As firefighters continue to tackle wildfires, Alaska Wildlife Troopers are urging hunters to adjust their plans in order to avoid active wildfire perimeters.
Alaska’s unusually volatile and prolonged wildfire season this year has extended into hunting season, creating challenges for firefighting crews and hunters alike. According to a notice published by troopers on Wednesday, of particular concern are popular game management units along the highway system between Homer and Talkeetna, where several wildfires are still burning as moose hunting seasons open.
“With general-hunt moose seasons opening Sunday in Game Management Unit 14A, fire crews working the Deshka Landing Wildfire have expressed concerns about having 200 firefighters in the Willow Swamp area with hunters nearby potentially shooting in their direction,” said Alaska Wildlife Troopers Captain Rex Leath in a news release.
According to Leath, that’s a legitimate safety concern not only in 14A, but anywhere around the perimeter of the Deshka Landing Wildfire; the McKinley Wildfire, currently burning between Willow and Talkeetna; the Swan Lake Wildfire, being fought on the Kenai Peninsula around Cooper Landing; and the North Fork and Caribou Lake wildfires north of Homer.
“All of these fires are happening right now in popular, road-accessible hunting areas,” Leath said, via release. “Firefighting crews and equipment are present around each fire perimeter and the best thing hunters can do is avoid these areas. That may mean changing plans, traveling well beyond active wildfires and hunting new country.”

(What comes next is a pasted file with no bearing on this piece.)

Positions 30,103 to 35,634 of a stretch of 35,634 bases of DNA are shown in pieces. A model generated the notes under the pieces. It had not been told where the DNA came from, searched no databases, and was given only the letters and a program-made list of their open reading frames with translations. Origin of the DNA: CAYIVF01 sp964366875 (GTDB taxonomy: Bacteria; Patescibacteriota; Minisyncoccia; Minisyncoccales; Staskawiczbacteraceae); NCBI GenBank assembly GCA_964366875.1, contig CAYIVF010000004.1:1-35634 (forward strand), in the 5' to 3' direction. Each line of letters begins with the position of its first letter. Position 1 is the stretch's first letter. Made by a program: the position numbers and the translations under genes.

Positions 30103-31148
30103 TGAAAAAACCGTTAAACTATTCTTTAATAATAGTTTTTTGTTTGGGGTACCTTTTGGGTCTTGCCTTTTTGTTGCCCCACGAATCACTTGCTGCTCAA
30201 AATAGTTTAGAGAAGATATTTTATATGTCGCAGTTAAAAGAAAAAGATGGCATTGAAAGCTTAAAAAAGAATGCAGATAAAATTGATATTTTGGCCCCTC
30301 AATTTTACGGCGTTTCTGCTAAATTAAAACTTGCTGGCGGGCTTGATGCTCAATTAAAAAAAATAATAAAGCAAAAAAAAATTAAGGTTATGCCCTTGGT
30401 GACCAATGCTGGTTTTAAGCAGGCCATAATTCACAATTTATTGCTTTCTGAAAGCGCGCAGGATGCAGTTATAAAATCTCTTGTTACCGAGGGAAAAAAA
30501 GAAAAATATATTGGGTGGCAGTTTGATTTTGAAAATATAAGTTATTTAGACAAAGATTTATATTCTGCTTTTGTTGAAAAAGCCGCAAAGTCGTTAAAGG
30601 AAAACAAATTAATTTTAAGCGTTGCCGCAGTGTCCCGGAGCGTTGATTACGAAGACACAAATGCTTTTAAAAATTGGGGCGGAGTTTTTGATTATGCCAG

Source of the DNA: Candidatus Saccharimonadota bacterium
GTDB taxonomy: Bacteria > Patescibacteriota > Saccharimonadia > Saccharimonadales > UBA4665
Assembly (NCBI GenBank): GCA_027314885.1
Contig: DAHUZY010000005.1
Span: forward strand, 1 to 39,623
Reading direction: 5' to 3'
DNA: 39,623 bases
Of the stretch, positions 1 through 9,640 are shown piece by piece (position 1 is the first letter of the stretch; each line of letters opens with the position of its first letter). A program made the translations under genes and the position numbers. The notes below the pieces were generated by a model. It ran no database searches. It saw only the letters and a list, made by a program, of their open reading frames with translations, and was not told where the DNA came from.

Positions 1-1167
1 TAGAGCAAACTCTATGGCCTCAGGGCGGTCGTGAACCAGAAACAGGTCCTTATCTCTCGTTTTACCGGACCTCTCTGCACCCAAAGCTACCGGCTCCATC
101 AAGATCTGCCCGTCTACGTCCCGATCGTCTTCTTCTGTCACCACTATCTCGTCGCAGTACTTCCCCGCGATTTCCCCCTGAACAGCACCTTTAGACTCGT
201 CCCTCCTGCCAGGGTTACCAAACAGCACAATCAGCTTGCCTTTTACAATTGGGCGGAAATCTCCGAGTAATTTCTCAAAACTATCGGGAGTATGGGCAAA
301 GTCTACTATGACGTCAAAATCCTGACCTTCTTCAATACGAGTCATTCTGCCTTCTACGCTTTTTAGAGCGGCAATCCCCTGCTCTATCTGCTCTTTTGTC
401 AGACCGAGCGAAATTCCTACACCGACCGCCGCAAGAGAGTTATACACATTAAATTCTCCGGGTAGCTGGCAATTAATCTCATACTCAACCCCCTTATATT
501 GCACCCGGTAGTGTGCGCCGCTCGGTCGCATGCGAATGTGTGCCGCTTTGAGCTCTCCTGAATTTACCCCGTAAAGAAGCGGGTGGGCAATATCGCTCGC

Tim Mowry, spokesperson for the Alaska Division of Forestry, said that, while recent rainfall has quelled the fires in and around the Fairbanks area, hunters should still take care.
“Even up here, people just need to be cognizant if they’re in or around an area that was burning this summer — they still need to be aware of weakened trees,” Mowry said. “It doesn’t take much wind to knock these trees over if their roots have been burned.”
He also warned hunters to watch out for ash pits, where fires have burned up the root system of a tree. These pits can be hard to spot and may still be hot.
In addition to concerns over hunter safety, the release states troopers worry that “firefighting crews could be caught downrange of hunters seeking moose and other big game.” Hunters also may face logistical challenges in the form of road closures due to fire activity, poor visibility or air quality from smoke, and getting caught in the paths of rapidly moving fires.
“There’s a large chunk of the hunting public, for example, that uses Deshka Landing as the main access point for hunting in (GMU) 16B,” said Eddie Grasser, director of the Alaska Department of Fish and Game’s Division of Wildlife Conservation, in the release. The Deshka Landing Fire remains estimated at 2,217 acres and was 10% contained as of Thursday morning.
“Hunters need to be aware that trucks and trailers left near fire perimeters could impede firefighting activity or even become vulnerable to fire,” Grasser said.
Even while hunting well away from active wildfires this hunting season, hunters are asked to take extra precautions to see that new fires aren’t ignited. For information on fire safety, visit bit.ly/2TZ3nJ5.
Contact staff writer Alistair Gardiner at 459-7575. Follow him on Twitter: @FDNMoutdoors.
Correction: Alaska Division of Forestry spokesman Tim Mowry's name was misspelled in earlier versions of this story.